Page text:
I use a simple frosting that’s easy to mix together: 1 1/2 cups powdered sugar, 1 tablespoon milk, 1 tablespoon corn syrup, a splash of vanilla and a pinch of salt. Whisk until smooth. Add more milk (just a few drops at a time) if the frosting is too thick. It should be thick but still able to be spread or piped.
Yes! These cookies are meant to be soft and chewy, not crisp like a traditional gingerbread cutout cookie.
I use unsulphured molasses. Blackstrap molasses usually has a darker appearance and a stronger flavor.
The recipe is correct – these cookies are egg-free.
Soft and Chewy Gingerbread Cookies
- 3 cups (426 g) all-purpose flour
- ¾ cup (159 g) packed dark or light brown sugar
- ¾ teaspoon baking soda
- 1 tablespoon ground cinnamon
- 1 tablespoon ground ginger
- ½ teaspoon ground cloves
- ½ teaspoon salt
- ¾ cup (170 g) butter, softened to room temperature
- ¾ cup (248 g) unsulphured molasses (not black strap)
- 2 tablespoons milk
- With an electric mixer (stand or handheld), stir together the flour, brown sugar, soda, cinnamon, ginger, cloves and salt at low speed until combined, about 30 seconds.
- Add the butter and mix at medium-low speed until the mixture is sandy and resembles fine meal, 1 to 2 minutes.
- Add the molasses and milk, and mix on low speed until the dough is evenly combined, 30-45 seconds.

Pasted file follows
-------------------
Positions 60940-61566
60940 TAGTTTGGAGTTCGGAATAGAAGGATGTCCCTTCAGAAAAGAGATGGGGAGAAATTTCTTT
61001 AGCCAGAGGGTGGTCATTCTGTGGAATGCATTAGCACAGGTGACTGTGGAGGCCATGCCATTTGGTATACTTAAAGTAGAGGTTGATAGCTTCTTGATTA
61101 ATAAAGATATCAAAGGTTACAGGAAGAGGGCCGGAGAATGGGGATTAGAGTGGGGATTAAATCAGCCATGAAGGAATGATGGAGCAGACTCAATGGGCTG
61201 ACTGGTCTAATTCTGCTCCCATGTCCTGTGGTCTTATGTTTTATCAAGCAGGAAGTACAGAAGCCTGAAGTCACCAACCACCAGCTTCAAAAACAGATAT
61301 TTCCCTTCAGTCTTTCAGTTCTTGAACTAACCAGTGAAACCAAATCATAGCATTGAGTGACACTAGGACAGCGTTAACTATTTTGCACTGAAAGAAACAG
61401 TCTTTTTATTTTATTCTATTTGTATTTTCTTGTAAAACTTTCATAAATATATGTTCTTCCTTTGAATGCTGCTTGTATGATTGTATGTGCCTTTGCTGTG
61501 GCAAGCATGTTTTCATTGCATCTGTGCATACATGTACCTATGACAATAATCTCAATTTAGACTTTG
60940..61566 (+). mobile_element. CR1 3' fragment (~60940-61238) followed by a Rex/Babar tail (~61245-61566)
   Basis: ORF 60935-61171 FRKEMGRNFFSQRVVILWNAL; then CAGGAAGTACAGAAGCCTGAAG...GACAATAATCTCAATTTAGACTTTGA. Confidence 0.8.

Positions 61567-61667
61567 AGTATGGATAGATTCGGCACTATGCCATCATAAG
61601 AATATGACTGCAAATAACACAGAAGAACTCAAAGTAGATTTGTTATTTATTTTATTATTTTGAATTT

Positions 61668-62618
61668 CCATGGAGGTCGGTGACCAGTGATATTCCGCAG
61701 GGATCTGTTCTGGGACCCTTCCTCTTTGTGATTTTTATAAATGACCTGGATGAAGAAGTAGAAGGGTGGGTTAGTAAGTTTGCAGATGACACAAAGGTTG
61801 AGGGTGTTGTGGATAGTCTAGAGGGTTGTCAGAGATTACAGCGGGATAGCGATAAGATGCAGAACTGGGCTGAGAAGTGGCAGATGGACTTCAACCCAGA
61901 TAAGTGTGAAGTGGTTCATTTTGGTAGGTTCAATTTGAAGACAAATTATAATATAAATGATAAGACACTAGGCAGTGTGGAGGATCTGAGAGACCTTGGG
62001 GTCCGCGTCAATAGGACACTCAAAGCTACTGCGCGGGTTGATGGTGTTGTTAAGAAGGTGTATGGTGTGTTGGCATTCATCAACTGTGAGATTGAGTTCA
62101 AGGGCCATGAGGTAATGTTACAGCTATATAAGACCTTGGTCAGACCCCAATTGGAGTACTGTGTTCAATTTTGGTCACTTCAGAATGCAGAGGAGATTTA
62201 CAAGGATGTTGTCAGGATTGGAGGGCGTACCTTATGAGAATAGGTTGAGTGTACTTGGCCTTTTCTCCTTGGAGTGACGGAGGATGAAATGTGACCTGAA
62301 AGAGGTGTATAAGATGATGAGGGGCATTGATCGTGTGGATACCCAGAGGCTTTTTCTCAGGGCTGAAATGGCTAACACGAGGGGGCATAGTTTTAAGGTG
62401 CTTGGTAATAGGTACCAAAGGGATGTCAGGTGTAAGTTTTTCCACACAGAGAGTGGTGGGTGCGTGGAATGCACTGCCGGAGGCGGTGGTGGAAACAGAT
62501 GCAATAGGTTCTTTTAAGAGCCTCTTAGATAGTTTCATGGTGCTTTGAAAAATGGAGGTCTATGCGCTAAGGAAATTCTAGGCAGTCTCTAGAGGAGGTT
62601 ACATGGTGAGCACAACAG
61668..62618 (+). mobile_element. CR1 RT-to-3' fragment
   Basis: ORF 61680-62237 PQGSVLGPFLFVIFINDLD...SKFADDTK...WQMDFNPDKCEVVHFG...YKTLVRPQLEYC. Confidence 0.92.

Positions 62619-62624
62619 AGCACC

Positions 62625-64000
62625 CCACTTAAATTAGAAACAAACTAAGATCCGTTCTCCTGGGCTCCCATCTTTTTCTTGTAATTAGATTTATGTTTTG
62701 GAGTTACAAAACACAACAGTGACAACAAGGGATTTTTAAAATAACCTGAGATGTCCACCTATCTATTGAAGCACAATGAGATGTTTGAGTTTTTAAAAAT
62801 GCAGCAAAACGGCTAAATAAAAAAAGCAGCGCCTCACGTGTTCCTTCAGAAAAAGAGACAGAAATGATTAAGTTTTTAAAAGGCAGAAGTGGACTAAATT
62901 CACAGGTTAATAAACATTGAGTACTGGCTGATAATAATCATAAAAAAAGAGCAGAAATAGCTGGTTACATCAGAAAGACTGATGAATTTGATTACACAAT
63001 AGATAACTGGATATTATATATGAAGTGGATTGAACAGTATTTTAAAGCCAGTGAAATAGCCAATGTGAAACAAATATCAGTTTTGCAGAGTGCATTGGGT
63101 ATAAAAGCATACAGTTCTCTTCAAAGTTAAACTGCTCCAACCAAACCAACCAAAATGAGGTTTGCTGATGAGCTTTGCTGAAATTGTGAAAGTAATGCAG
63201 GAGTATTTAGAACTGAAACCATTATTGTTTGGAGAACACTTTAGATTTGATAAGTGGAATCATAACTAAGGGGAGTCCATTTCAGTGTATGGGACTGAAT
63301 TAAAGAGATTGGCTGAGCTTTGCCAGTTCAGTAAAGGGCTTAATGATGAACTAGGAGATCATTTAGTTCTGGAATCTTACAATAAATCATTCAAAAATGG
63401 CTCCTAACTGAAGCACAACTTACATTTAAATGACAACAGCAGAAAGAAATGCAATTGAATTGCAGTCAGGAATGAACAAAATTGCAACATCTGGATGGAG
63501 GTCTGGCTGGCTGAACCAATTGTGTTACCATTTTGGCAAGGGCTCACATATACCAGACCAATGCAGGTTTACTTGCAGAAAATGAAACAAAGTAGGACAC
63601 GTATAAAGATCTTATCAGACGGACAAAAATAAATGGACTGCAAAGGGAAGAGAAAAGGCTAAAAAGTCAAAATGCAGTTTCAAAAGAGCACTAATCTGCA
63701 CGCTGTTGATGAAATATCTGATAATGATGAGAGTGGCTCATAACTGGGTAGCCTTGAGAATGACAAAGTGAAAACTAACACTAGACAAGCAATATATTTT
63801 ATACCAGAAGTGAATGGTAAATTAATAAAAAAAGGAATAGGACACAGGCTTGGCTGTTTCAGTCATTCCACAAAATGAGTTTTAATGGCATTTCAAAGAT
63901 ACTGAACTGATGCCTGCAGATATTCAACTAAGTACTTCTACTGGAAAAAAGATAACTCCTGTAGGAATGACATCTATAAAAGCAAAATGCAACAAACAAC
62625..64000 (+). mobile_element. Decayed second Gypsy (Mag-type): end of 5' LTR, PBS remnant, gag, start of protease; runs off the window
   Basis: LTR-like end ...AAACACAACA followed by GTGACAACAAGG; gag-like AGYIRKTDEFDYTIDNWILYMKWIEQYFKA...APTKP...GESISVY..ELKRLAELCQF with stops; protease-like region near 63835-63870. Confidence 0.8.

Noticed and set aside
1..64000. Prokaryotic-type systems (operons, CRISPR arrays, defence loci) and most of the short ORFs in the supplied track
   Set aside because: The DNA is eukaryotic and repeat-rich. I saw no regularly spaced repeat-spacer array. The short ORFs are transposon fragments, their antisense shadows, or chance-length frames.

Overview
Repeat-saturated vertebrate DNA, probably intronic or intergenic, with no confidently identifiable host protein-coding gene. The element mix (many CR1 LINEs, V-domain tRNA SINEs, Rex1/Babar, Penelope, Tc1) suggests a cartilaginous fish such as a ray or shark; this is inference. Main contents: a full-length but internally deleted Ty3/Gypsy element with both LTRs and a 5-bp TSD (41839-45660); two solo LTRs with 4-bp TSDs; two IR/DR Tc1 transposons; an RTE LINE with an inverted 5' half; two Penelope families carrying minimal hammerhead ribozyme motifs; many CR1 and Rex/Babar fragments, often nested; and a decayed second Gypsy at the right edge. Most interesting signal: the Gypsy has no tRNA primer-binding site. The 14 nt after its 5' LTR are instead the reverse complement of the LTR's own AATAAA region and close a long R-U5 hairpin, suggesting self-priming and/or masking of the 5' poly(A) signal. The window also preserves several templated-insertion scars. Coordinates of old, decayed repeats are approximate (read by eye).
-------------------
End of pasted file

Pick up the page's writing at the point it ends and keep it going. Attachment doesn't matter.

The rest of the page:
- Scrape the dough onto a work surface and divide it in half. Working with one portion at a time, roll or press the dough ¼-inch thick between 2 large sheets of parchment paper. Leaving the dough sandwiched between the parchment paper, stack the dough on a baking sheet and freeze until firm, 15 to 20 minutes. (Or refrigerate the dough for 2 hours or overnight.)
- Preheat the oven to 350 degrees F. Line two baking sheets with parchment paper.
- Remove one dough sheet from the freezer or refrigerator and place on the counter. Peel off the top parchment paper. Using a cookie cutter, cut the dough into gingerbread people (or you can use a round cutter to cut circle cookies). Work quickly; the dough softens and can be harder to work with the longer it's out of the refrigerator.
- Transfer the shapes to the prepared baking sheets, spacing about an inch apart. You can use a thin metal spatula to help transfer the cookies to the baking sheets. If the dough is sticking and hard to peel up after cutting into shapes, pop the tray back in the refrigerator or freezer.
- Repeat with the remaining dough until the baking sheets are full. Because flour is not added during rolling, dough scraps can be rolled and cut as many times as necessary.
- Bake the cookies until just set, about 8 to 9 minutes. Don't overbake! Let the cookies rest on the baking sheets for a few minutes before transferring them to a cooling rack to cool completely.
- Frost or pipe, as desired (see notes for the frosting recipe I use).
- Store the gingerbread cookies at room temperature or in the refrigerator in a covered container.
Recipe Source: adapted from The New Best Recipe Cookbook by ATK
Recipe originally posted December 2009; updated November 2021 with new photos, recipe updates, etc.